I have for more times than I can recall drawn a distinction between two pillars of modern music:
1. Technique, and
Technique relates to instrumental skill and general musical nous. Think musical theory but also the practical application of this theory. What space, then, does this leave for art? Art relates to a faculty which philosopher Immanuel Kant terms judgement, which bridges between theory and practice. But what makes good judgement? How do we gain an insight into how things really are, beyond the veil of words and phantasmic images? And what has musical artistry got to do with it? Let me explain.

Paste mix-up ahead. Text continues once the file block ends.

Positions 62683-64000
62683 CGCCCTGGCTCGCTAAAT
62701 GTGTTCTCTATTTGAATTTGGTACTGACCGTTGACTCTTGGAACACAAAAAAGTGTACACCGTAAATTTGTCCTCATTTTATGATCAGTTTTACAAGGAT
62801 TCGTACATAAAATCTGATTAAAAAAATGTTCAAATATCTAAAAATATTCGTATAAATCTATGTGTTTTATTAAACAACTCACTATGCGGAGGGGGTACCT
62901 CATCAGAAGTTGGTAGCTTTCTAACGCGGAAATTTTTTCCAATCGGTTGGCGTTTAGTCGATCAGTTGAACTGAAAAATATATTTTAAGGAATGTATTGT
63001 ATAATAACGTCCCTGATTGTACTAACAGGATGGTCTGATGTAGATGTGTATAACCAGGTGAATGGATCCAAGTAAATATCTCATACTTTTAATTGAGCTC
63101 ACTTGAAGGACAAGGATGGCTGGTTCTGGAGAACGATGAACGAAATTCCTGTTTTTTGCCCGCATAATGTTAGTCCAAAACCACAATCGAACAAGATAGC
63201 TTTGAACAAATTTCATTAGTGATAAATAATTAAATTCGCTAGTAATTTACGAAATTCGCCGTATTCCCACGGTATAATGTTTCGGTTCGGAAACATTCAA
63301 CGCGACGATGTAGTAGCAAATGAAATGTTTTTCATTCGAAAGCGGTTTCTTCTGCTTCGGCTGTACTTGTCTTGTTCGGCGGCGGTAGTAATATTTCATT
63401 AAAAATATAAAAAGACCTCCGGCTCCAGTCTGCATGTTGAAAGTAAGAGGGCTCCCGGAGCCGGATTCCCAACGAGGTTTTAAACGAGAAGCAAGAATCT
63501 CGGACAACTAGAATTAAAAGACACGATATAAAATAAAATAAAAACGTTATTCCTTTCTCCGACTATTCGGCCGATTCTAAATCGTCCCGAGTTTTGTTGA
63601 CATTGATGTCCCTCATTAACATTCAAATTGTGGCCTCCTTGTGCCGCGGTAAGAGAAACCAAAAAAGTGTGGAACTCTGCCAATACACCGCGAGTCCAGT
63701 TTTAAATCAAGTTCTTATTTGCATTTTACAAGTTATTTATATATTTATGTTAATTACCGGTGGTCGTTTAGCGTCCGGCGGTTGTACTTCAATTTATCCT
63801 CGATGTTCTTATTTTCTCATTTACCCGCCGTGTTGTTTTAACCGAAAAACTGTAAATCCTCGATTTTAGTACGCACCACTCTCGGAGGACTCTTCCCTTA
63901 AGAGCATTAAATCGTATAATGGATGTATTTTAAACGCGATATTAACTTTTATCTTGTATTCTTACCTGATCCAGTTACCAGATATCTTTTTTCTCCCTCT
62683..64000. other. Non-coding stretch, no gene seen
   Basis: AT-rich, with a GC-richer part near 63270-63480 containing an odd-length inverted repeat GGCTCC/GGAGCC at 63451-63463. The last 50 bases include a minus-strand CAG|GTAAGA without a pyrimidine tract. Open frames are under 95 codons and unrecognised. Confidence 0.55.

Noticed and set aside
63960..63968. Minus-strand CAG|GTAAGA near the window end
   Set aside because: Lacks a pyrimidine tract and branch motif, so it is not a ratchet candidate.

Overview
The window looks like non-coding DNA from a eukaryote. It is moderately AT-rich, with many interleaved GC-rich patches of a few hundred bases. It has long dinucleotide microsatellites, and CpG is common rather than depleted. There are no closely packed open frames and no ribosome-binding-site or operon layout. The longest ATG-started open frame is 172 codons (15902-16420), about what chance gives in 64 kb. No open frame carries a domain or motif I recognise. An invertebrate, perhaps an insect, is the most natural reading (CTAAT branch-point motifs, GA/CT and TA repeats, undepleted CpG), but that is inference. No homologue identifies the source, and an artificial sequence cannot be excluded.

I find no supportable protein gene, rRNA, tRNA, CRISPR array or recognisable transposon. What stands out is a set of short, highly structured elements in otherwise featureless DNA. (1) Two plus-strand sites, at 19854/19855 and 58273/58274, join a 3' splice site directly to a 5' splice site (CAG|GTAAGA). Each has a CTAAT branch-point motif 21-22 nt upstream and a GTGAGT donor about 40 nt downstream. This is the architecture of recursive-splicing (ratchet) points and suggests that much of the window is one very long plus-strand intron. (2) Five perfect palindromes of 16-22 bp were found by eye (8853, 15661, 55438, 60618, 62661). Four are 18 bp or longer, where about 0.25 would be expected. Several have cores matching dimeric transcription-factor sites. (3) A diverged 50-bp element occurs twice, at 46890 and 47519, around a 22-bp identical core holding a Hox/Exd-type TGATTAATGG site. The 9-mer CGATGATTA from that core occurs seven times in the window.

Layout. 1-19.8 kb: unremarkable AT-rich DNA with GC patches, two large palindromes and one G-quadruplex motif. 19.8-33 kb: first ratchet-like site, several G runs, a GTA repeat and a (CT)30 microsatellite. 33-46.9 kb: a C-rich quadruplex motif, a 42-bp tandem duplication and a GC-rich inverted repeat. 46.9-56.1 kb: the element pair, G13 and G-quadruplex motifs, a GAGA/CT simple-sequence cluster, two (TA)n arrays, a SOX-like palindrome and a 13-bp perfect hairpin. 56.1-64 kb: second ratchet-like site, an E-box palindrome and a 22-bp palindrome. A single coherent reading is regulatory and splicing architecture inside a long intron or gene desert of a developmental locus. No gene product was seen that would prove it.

My Beautiful Dark Twisted Fantasy stands at a peculiar time for modern music. The review site Pitchfork, in its 10/10 review of the magnum opus by producer and rapper Kanye West, considers the classical and modern echoes of the album, which follows in both the hip hop tradition of Nas’s Illmatic and the progressive rock tradition of Pink Floyd’s Dark Side of the Moon. The music video version of the album entitled ‘Runaway’ (after a stand-out track on the album) opens to the music of Mozart’s ‘Lacrimosa’ from the Requiem, Mozart’s own tragic magnum opus. This was a pivotal moment in classical music as the baroque tradition which Bach invented gave way to the romantic adaptation of classical music in the work of Mozart’s successor Beethoven. Romanticism proceeded to eat away at the structural foundations of classical foundations in the baroque period until little remained, and reinvention was necessary. After some false starts, jazz music opened the modern musical era with a neo-baroque structure, as crystallised in particular in the work of Miles Davis, whose Kind of Blue is comparable in its foundational role for modern music to the founding work of Bach on the Well-Tempered Clavier, innovating a firm harmonic structure for new melodic ideas to follow. Davis’ focus on melodic invention held the key to the artistic legacy to follow. Meanwhile, Bach’s B Minor Mass is but one example of the seeds of romanticism sown into the soil of religion in the early-modern period.